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Trying lots of different linux, on all kinds of hardware I find my self typing commands like this quite often:

sudo dd if=xubuntu-13.10-desktop-amd64.iso of=/dev/sdc bs=10240

Needless to say, sooner or later I will mistype the destination and wipe a harddrive instead of the intended USB drive. I would like not to use sudo everytime here.

On my system, a fairly modern Ubuntu, permissions on /dev/sdc are like: (when a stick is present):

$ ls -al /dev/sdc*
brw-rw---- 1 root disk 8, 32 Apr  6 22:10 /dev/sdc

How do I grant my regular user write access to random USB sticks but not other disks present in my system?

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1 Answer 1

up vote 9 down vote accepted

I think you can use UDEV to do what you want. Creating a rules file such as/etc/udev/rules.d/99-thumbdrives.rules you'd simply add a rule that will allow either a Unix group or user access to arbitrary USB thumb drives.

KERNEL=="sd*", SUBSYSTEM=="block", ENV{DEVTYPE}=="disk", OWNER="<user>", GROUP="<group>", MODE="0660"

Would create the device using the user <user> and group <group>.

Example

  1. After adding this line to my system.

    KERNEL=="sd*", SUBSYSTEM=="block", ENV{DEVTYPE}=="disk", OWNER="saml", GROUP="saml", MODE="0660"
    
  2. And reloading my rules:

    $ sudo udevadm control --reload-rules
    
  3. If I now insert a thumbdrive into my system, my /var/log/messages shows up as follows:

    $ sudo tail -f /var/log/messages
    Apr 13 11:48:45 greeneggs udisksd[2249]: Mounted /dev/sdb1 at /run/media/saml/HOLA on behalf of uid 1000
    Apr 13 11:51:18 greeneggs udisksd[2249]: Cleaning up mount point /run/media/saml/HOLA (device 8:17 is not mounted)
    Apr 13 11:51:18 greeneggs udisksd[2249]: Unmounted /dev/sdb1 on behalf of uid 1000
    Apr 13 11:51:18 greeneggs kernel: [171038.843969] sdb: detected capacity change from 32768000 to 0
    Apr 13 11:51:39 greeneggs kernel: [171058.964358] usb 2-1.2: USB disconnect, device number 15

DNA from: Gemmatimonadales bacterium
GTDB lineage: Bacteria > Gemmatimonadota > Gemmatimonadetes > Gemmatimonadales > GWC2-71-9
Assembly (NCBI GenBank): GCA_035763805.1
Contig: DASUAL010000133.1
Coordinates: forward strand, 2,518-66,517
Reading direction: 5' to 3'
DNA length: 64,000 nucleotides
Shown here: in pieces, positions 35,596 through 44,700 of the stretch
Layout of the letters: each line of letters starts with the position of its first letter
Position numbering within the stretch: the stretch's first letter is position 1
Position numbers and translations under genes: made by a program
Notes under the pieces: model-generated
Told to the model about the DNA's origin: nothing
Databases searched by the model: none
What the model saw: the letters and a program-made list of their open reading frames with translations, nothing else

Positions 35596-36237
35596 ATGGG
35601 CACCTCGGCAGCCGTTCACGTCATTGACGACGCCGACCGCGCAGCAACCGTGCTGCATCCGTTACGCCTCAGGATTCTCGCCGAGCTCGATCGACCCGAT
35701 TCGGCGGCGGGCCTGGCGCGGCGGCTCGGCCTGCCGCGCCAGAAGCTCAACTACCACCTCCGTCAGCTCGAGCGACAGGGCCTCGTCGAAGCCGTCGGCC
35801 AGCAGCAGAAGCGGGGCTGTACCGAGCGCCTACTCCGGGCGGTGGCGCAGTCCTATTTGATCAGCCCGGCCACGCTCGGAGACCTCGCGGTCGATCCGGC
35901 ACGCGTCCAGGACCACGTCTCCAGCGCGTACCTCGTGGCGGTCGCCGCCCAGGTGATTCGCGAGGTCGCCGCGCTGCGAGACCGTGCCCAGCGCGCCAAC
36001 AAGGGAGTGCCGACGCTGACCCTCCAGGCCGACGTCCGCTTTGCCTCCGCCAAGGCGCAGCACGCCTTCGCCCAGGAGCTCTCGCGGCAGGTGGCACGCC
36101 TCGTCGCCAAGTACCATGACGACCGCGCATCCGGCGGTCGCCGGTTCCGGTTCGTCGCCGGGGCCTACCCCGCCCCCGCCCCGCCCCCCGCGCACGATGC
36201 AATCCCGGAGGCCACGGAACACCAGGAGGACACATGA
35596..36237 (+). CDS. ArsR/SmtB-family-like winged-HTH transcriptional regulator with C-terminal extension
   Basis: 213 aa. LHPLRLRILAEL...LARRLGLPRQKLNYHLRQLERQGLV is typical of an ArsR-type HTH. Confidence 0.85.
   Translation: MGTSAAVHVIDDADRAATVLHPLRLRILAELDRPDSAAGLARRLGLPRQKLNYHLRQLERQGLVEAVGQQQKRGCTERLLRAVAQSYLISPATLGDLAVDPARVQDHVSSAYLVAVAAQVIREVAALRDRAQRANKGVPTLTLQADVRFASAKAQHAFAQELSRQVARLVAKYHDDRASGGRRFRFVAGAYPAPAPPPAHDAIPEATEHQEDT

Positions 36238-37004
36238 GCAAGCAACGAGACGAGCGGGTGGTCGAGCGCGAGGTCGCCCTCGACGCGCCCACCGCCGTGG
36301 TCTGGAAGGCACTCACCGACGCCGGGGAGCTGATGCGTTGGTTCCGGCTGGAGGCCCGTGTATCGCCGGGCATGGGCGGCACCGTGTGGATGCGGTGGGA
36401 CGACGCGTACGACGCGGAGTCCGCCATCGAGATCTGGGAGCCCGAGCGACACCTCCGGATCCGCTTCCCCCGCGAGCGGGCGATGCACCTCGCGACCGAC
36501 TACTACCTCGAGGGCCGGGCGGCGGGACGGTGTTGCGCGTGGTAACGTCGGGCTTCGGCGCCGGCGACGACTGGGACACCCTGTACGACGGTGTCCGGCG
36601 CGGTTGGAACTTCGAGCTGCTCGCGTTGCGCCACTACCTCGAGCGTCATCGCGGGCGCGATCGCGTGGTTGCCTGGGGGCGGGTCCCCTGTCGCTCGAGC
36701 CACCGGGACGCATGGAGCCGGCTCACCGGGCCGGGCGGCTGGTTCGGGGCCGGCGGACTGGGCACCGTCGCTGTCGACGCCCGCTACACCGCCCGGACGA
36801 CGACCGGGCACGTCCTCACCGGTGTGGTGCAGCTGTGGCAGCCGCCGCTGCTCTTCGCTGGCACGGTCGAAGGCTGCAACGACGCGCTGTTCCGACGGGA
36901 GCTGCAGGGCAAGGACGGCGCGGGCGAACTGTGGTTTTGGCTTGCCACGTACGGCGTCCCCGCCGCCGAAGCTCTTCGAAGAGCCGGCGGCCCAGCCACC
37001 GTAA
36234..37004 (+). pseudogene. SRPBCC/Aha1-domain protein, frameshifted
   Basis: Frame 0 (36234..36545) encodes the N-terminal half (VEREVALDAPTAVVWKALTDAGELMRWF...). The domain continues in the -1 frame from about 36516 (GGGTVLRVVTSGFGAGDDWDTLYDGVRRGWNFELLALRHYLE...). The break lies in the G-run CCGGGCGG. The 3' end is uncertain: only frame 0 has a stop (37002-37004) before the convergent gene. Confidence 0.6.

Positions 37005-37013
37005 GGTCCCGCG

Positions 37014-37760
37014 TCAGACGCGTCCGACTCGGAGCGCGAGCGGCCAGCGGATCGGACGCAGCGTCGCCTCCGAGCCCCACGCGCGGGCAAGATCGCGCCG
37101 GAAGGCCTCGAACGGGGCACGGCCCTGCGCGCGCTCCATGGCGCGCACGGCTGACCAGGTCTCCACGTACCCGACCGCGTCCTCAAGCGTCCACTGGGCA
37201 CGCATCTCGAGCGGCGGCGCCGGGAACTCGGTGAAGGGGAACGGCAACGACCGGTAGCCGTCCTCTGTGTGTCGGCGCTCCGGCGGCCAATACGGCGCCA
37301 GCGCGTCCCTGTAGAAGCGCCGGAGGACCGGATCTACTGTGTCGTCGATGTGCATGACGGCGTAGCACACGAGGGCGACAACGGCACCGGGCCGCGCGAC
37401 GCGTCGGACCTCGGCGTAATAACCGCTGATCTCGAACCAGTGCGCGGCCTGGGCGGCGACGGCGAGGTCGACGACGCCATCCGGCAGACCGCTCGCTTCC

Apr 13 11:51:46 greeneggs kernel: [171066.053922] usb 2-1.2: new full-speed USB device number 16 using ehci-pci
    Apr 13 11:51:46 greeneggs kernel: [171066.134401] usb 2-1.2: New USB device found, idVendor=058f, idProduct=9380
    Apr 13 11:51:46 greeneggs kernel: [171066.134407] usb 2-1.2: New USB device strings: Mfr=1, Product=2, SerialNumber=0
    Apr 13 11:51:46 greeneggs kernel: [171066.134410] usb 2-1.2: Product: USBDrive
    Apr 13 11:51:46 greeneggs kernel: [171066.134412] usb 2-1.2: Manufacturer: JMTek
    Apr 13 11:51:46 greeneggs kernel: [171066.135470] usb-storage 2-1.2:1.0: USB Mass Storage device detected
    Apr 13 11:51:46 greeneggs kernel: [171066.136121] scsi17 : usb-storage 2-1.2:1.0
    Apr 13 11:51:46 greeneggs mtp-probe: checking bus 2, device 16: "/sys/devices/pci0000:00/0000:00:1d.0/usb2/2-1/2-1.2"
    Apr 13 11:51:46 greeneggs mtp-probe: bus: 2, device: 16 was not an MTP device
    Apr 13 11:51:47 greeneggs kernel: [171067.139462] scsi 17:0:0:0: Direct-Access     JMTek    USBDrive         7.77 PQ: 0 ANSI: 2
    Apr 13 11:51:47 greeneggs kernel: [171067.140251] sd 17:0:0:0: Attached scsi generic sg2 type 0
    Apr 13 11:51:47 greeneggs kernel: [171067.142105] sd 17:0:0:0: [sdb] 64000 512-byte logical blocks: (32.7 MB/31.2 MiB)
    Apr 13 11:51:47 greeneggs kernel: [171067.144236] sd 17:0:0:0: [sdb] Write Protect is off
    Apr 13 11:51:47 greeneggs kernel: [171067.145988] sd 17:0:0:0: [sdb] No Caching mode page found
    Apr 13 11:51:47 greeneggs kernel: [171067.145998] sd 17:0:0:0: [sdb] Assuming drive cache: write through
    Apr 13 11:51:47 greeneggs kernel: [171067.153721] sd 17:0:0:0: [sdb] No Caching mode page found
    Apr 13 11:51:47 greeneggs kernel: [171067.153728] sd 17:0:0:0: [sdb] Assuming drive cache: write through
    Apr 13 11:51:47 greeneggs kernel: [171067.159028]  sdb: sdb1
    Apr 13 11:51:47 greeneggs kernel: [171067.164760] sd 17:0:0:0: [sdb] No Caching mode page found